Haumea is a dwarf planet discovered by a team from Caltech at the Palomar Observatory in 2004. The team leader was Mike Brown.
The discovery has been a topic of controversy, because another team at the Sierra Nevada Observatory in Spain, led by J.L. Ortiz also said that they had discovered Haumea in 2005. Most sources continue to list both of the discovery groups.
|Discovered By:||Mike Brown & team or José Luis Ortiz Moreno & team|
|Discovery Date:||28th December 2004|
|Equatorial Diameter:||1,960 km to 1,518 km|
|Polar Diameter:||996 km|
|Mass:||4.01 × 10^21 kg (0.05 Moons)|
|Orbit Distance:||6,452,000,000 km (43.13 AU)|
|Orbit Period:||283.3 years|
Haumea and its moons are some of the few celestial bodies not named for mythological Greek or Roman characters. Haumea has a distinct elongate shape, making it the least spherical of any of the known dwarf planets.
It has a 385 mi/620 km radius, which is around 1/14 of Earth’s radius. It is so far away from the sun that it takes 6 hours for sunlight to travel to Haumea.
Haumea completes a rotation every 4 hours, which makes it one of the fastest rotating larger objects within our solar system.
It takes 285 Earth years for Haumea to complete an orbit around the sun.Haumea is in the Kuiper Belt outside of Neptune’s orbit.
This area is home to thousands of small icy bodies that are believed to have formed early in our solar system’s development.
The icy bodies in the Kuiper Belts are referred to as plutoids or TNOs (transneptunian objects).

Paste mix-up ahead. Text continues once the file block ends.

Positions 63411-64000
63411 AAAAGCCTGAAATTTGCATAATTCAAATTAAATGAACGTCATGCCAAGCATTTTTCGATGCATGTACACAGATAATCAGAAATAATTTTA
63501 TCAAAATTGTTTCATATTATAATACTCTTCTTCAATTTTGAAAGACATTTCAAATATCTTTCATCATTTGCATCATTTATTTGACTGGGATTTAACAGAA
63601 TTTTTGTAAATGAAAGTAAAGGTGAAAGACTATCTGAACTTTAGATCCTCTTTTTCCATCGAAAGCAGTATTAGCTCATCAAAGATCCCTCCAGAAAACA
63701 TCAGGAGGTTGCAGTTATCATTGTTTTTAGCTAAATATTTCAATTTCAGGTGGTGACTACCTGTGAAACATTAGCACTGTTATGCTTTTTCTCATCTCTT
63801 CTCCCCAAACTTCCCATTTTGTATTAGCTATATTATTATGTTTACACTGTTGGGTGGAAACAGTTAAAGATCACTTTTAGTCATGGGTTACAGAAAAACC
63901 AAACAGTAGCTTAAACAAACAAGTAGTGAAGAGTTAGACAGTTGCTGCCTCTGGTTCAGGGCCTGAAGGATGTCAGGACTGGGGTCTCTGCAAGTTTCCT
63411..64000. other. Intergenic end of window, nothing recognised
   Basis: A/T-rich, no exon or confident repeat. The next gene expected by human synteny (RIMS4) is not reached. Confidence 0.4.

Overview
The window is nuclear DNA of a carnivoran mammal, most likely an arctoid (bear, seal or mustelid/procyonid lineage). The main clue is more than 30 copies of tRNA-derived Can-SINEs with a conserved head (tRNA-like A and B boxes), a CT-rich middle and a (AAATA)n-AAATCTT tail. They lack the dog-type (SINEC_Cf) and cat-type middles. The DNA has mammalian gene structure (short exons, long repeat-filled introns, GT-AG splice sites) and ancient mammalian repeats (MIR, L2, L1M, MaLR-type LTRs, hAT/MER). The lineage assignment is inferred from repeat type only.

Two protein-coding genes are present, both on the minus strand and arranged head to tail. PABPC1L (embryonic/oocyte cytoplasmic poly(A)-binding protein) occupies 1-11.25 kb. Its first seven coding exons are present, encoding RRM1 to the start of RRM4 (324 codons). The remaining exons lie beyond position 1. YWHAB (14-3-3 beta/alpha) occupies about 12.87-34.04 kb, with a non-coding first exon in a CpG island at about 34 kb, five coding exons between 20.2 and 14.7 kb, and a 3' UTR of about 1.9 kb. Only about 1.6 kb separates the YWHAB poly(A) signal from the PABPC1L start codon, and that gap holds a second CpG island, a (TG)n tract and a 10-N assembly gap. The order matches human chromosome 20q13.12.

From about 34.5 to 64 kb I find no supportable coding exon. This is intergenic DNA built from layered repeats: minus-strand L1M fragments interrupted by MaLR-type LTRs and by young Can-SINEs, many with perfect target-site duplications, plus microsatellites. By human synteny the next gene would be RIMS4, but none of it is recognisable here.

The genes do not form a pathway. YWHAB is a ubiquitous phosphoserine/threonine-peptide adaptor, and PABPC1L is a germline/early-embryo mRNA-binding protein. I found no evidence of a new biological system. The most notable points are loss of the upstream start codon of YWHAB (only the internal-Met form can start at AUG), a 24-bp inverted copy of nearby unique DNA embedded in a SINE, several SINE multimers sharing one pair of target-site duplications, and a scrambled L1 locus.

We know very little about Haumea, including the surface content. It’s thought that Haumea is made up of rock and is coated with ice.
It is unknown whether Haumea has any atmosphere and given the extreme cold temperature, scientists don’t think any life could exist on the dwarf planet.
Because of this, Haumea has been given less attention than other celestial bodies.Haumea was named after the Hawaiian goddess of childbirth.
Haumea has two moons: the inner moon is named Namaka, a Hawaiian water spirit; and the outer moon is named Hi’iaka, the patron goddess of the island of Hawaii and of all hula dancers.
Each of the moons are named for the mythological daughters of Huamea. In 2017, scientists announced the discovery of rings around Haumea.
It is the first known object in the Kuiper Belt to have rings.
There haven’t been any space missions to Haumea, so all of the information that we have gathered about the dwarf planet is due to observations from our Earth-based telescopes.
Haumea’s moons are thought to have been created after a major collision hit to Haumea.
The pieces gathered together, formed the moons, and began to orbit around Haumea.
An additional mission called New Horizons 2 was suggested with a focus to include flybys to many of the trans-neptunian objects, including Haumea.
The recommendation was never approved due to a number of problems and issues, but mainly due to a shortage of plutonium-238 needed for the radioisotope thermoelectric generator.